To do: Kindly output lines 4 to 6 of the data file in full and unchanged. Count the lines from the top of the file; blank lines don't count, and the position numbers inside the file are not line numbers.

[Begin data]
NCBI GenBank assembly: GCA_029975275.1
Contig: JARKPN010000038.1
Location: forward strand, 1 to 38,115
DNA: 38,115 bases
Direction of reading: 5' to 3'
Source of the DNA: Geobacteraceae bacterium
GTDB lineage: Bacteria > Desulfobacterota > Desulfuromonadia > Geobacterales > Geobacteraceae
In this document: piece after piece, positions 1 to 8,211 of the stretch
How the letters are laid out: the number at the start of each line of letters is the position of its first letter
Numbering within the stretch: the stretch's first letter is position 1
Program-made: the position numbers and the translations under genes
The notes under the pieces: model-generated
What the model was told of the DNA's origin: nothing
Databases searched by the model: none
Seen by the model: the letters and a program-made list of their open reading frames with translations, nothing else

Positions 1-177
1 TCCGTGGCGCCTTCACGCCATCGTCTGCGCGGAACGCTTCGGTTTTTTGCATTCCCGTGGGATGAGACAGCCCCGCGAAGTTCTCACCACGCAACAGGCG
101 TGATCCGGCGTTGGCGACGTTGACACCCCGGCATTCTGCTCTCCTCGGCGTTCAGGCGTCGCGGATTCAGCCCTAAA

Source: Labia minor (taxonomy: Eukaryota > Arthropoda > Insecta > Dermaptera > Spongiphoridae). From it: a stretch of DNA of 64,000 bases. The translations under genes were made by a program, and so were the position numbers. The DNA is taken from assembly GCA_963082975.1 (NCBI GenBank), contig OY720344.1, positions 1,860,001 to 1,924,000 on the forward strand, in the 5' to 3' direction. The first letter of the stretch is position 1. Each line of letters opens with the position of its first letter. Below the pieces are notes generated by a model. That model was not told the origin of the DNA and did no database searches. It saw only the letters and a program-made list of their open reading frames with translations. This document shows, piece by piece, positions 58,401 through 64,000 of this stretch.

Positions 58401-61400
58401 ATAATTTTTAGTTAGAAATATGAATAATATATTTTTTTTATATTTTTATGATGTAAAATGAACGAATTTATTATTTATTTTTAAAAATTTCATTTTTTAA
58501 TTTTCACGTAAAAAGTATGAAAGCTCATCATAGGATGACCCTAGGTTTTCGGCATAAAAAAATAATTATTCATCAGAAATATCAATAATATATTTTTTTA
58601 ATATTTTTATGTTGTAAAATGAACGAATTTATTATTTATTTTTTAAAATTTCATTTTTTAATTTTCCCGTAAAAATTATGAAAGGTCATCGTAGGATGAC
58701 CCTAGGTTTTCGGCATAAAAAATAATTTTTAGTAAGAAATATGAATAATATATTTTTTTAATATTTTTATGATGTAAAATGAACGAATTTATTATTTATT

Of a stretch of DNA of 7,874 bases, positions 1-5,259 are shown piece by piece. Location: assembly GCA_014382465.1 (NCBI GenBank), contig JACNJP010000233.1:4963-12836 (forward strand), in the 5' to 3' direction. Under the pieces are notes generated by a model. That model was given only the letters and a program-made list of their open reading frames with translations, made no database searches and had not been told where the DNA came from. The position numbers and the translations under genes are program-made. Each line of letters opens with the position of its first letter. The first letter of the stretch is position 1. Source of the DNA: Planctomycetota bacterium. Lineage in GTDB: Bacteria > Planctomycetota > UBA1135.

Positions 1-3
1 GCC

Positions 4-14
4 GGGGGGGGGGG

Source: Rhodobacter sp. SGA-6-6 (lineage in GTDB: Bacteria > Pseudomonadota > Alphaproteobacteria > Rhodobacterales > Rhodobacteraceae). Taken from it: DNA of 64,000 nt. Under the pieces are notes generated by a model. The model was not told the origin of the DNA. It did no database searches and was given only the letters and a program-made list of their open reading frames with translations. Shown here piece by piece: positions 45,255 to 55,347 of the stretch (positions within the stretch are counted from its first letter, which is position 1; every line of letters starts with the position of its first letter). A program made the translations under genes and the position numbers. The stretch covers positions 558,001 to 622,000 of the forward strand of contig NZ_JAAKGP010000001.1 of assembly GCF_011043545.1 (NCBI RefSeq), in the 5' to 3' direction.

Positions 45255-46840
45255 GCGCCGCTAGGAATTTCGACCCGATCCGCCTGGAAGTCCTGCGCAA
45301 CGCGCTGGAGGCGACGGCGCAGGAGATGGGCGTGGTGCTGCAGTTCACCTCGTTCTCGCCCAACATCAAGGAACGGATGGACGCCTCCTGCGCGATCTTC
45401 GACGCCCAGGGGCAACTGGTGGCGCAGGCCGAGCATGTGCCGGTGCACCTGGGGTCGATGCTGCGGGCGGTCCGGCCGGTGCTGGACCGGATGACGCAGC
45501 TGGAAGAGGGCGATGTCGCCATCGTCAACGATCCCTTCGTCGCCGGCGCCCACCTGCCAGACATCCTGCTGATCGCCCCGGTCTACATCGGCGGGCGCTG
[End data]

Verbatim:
DNA: 38,115 bases
Direction of reading: 5' to 3'
Source of the DNA: Geobacteraceae bacterium